It is an organic compound with high nitrogen content formed in the body during the breakdown of proteins and ammonia.
It is pretty harmless, but large amounts can be dangerous, and urea is constantly passed through the kidneys in the urine.
Proteins are broken down into simpler substances known as amino acids, which are then further metabolized in a process known as delamination.
This provides energy for the body, or amino acids can be converted to carbohydrates or fats as required by the body.
Most of the delamination occurs in the liver, with small amounts being processed in other tissues such as the kidneys.
During the process, various compounds are formed as byproducts. Urea is one of these products, along with ammonia.
Urea does not affect the pH of body fluids and is relatively harmless at low to moderate levels. On the other hand, ammonia can alter the pH of the blood and alter homeostasis.
In addition to being a byproduct of protein breakdown, bacteria in the gut can also produce ammonia which is then absorbed into the bloodstream. The body converts any ammonia to urea.
Excess urea in the blood
Urea is not the only nitrogen waste product in the blood.
Various waste products become highly toxic to the body if they persist in the bloodstream for longer than they should or accumulate at higher than normal levels.
Although many toxins are responsible for the clinical syndrome, urea, and creatinine, a compound associated with muscle breakdown, are primarily involved.
There are two terms associated with high levels of urea in the blood.
The first is azotemia, which means a high level of nitrogenous waste in the blood: blood urea nitrogen and creatinine.
The second term is uremia, which refers to clinical signs and symptoms, as well as other biochemical abnormalities seen with elevated urea levels.
Azotemia is prerenal or postrenal. In prerenal azotemia, there is a disorder with blood flow to the kidney, so nitrogenous waste products cannot be filtered.
Postrenal azotemia is the blockage of the urinary tract beyond the kidney that prevents the excretion of urea and other wastes.
What is high uremia?
High uremia is a buildup of urea and other nitrogenous waste products in the blood, usually excreted by the kidneys into the urine.
With high uremia, the clinical signs and symptoms of this underlying problem become apparent due to the impact of nitrogenous waste products on other systems and the disruption of other metabolic processes.
Depending on the severity of the waste buildup, the condition can range from being asymptomatic to even leading to death.
Causes of high uremia
High uremia is seen primarily with chronic kidney disease, particularly end-stage renal disease (ESRD).
The kidney’s inability to efficiently filter the blood of toxic products allows them to accumulate in the bloodstream. This can be seen with a variety of kidney and systemic diseases, including:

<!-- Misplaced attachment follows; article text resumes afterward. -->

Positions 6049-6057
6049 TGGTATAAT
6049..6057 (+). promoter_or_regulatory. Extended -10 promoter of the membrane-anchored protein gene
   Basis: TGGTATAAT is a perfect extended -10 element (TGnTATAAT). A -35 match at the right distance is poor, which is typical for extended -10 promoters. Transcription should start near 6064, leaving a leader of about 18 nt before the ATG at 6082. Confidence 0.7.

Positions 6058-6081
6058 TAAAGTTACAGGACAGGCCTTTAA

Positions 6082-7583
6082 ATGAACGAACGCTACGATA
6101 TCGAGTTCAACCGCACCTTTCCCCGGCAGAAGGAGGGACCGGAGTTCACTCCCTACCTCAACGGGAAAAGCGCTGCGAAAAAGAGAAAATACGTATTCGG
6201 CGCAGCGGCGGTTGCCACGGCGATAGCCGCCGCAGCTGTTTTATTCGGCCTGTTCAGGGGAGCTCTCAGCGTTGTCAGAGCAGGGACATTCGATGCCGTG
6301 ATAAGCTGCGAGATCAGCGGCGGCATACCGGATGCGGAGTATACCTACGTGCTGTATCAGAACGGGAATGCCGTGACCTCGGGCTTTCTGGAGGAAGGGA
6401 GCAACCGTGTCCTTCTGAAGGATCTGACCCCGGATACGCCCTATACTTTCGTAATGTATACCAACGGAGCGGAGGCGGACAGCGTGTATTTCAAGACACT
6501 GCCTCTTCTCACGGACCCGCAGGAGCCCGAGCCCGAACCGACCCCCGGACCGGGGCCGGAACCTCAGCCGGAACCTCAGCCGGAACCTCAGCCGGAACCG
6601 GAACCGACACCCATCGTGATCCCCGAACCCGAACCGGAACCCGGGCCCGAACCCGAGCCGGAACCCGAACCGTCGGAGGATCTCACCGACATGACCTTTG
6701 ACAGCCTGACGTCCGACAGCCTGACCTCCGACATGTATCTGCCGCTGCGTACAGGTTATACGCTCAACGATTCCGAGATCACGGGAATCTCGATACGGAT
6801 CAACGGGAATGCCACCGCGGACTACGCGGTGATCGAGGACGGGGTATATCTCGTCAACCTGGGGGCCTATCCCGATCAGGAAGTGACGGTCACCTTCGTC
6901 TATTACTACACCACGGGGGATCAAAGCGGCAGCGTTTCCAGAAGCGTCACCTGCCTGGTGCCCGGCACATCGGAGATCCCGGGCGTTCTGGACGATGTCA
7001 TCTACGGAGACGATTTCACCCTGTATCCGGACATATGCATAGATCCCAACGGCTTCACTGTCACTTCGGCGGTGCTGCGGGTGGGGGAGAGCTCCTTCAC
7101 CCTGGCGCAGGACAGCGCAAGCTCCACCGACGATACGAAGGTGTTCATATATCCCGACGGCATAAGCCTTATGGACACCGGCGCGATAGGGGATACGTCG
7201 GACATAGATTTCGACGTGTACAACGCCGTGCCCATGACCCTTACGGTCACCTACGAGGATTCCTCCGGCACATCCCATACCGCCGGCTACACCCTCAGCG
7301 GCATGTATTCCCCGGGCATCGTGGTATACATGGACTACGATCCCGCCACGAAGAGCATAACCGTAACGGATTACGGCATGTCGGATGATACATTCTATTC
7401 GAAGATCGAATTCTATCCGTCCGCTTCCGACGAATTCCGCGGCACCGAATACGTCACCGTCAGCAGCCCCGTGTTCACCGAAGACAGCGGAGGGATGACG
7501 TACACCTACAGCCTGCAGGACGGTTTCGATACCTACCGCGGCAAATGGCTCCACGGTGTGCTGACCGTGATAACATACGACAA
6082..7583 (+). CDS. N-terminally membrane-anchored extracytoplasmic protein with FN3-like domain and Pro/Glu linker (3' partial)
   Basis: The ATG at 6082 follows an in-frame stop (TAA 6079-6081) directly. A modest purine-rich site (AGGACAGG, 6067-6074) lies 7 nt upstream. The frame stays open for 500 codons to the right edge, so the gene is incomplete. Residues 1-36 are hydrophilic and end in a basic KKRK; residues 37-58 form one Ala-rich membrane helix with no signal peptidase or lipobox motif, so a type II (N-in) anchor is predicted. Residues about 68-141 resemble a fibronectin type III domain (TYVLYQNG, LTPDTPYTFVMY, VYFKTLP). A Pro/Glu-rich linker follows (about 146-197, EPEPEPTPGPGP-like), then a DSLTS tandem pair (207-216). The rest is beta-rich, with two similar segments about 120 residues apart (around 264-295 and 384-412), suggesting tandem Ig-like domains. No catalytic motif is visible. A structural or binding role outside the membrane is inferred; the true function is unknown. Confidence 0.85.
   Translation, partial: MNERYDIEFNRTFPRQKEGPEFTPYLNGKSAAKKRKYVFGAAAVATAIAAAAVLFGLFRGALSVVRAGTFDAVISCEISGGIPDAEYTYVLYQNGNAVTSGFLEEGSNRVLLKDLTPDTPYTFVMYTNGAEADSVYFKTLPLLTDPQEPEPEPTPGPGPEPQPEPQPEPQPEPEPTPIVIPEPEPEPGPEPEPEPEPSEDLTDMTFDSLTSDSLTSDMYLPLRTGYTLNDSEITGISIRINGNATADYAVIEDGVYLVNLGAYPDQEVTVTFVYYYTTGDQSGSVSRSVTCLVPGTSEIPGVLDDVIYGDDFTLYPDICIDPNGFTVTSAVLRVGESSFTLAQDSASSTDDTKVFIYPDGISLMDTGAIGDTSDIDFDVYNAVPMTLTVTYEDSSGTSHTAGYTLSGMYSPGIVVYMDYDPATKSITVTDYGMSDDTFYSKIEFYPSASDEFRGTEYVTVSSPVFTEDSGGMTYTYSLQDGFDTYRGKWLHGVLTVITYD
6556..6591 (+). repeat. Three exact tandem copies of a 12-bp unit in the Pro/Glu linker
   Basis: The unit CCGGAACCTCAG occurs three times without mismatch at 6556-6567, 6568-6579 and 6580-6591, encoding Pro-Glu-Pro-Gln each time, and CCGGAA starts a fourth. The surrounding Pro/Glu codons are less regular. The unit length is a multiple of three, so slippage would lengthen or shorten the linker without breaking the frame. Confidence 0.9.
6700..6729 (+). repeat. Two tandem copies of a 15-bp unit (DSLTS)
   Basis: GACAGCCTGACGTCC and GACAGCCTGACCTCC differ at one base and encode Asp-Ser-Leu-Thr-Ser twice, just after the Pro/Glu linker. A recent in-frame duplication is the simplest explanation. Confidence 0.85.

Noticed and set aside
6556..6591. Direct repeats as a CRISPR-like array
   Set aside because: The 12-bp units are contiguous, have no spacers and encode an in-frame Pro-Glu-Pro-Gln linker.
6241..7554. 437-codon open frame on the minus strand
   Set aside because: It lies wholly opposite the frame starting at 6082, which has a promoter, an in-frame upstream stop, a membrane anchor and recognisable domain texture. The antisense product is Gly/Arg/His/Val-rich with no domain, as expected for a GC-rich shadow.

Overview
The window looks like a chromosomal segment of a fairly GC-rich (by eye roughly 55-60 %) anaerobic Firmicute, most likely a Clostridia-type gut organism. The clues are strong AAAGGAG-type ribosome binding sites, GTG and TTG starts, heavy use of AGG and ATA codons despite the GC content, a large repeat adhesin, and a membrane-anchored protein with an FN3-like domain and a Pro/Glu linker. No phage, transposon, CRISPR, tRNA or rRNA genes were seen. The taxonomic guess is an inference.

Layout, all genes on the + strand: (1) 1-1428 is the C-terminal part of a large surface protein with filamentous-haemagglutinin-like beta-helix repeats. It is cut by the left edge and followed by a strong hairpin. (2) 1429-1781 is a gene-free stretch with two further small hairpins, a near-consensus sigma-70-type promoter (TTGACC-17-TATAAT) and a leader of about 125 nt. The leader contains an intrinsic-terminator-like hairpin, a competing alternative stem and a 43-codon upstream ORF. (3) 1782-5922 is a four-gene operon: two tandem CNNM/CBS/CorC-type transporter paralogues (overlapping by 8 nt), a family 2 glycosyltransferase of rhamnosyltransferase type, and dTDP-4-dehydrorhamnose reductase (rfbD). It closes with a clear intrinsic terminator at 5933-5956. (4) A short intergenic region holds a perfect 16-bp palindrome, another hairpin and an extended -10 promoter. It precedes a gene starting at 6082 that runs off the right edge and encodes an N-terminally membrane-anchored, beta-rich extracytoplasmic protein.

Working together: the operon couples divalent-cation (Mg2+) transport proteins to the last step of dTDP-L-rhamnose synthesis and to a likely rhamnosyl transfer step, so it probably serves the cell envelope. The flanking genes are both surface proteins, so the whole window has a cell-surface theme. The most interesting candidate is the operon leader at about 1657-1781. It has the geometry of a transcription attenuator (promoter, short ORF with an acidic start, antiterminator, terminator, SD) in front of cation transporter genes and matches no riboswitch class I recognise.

- Urinary stones.
- Polycystic kidney disease.
- IgA nephropathy.
- Hypertension .
- Diabetes mellitus – diabetic nephropathy.
- Systemic lupus erythematosus (SLE).
- Goodpasture syndrome.
Signs and symptoms
High uremia syndrome is not only associated with nitrogenous waste products like urea.
Other compounds, electrolytes, and even hormones disrupt homeostasis by affecting multiple symptoms and metabolic processes.
Some of the signs and symptoms of high uremia are not related to nitrogenous waste products but arise from the primary disorder, often kidney failure.
These signs and symptoms are not specific to uremia but rather to chronic kidney disease:
- Nausea and vomiting
- Fluid retention (edema)
- Pale yellow, sickly skin appearances.
- Itchy skin (pruritus) and rashes (dermatitis).
- Labored breathing
- Pulmonary edema (fluid in the lungs).
- High blood pressure.
- Inflammation of the intestine, particularly the upper and lower portions – esophagitis, gastritis, and colitis.
- Metabolic acidosis.
- Congestive heart failure
- Cardiomyopathy (enlarged heart).
- Bleeding disorders.
- High levels of potassium (hyperkalemia).
- High levels of phosphate (hyperphosphatemia).
- Low calcium levels ( hypocalcemia ).
- Peripheral neuropathy.
Your kidneys will be highly damaged by the time you have developed uremia. Dialysis is the primary treatment option for uremia.
Dialysis is when the removal of waste, extra fluids, and toxins from your bloodstream is handled artificially rather than by your kidneys. There are two types of dialysis:
A machine is used to remove waste from your blood.
A catheter (small tube) is inserted into the abdomen. A dialysis fluid fills your stomach. This fluid absorbs waste and excess fluid.
Eventually, the fluid will flush waste from your body when it drains.
A kidney transplant is another treatment option if you develop end-stage kidney failure. A kidney transplant is when a healthy kidney is removed from a living or deceased donor and placed into your body.
You will be prescribed a long-term anti-rejection medication to prevent your body from rejecting the donor’s kidney.
Researchers are currently working on what is called “regenerative medicine.” This treatment can help people with kidney disease and uremia later in life.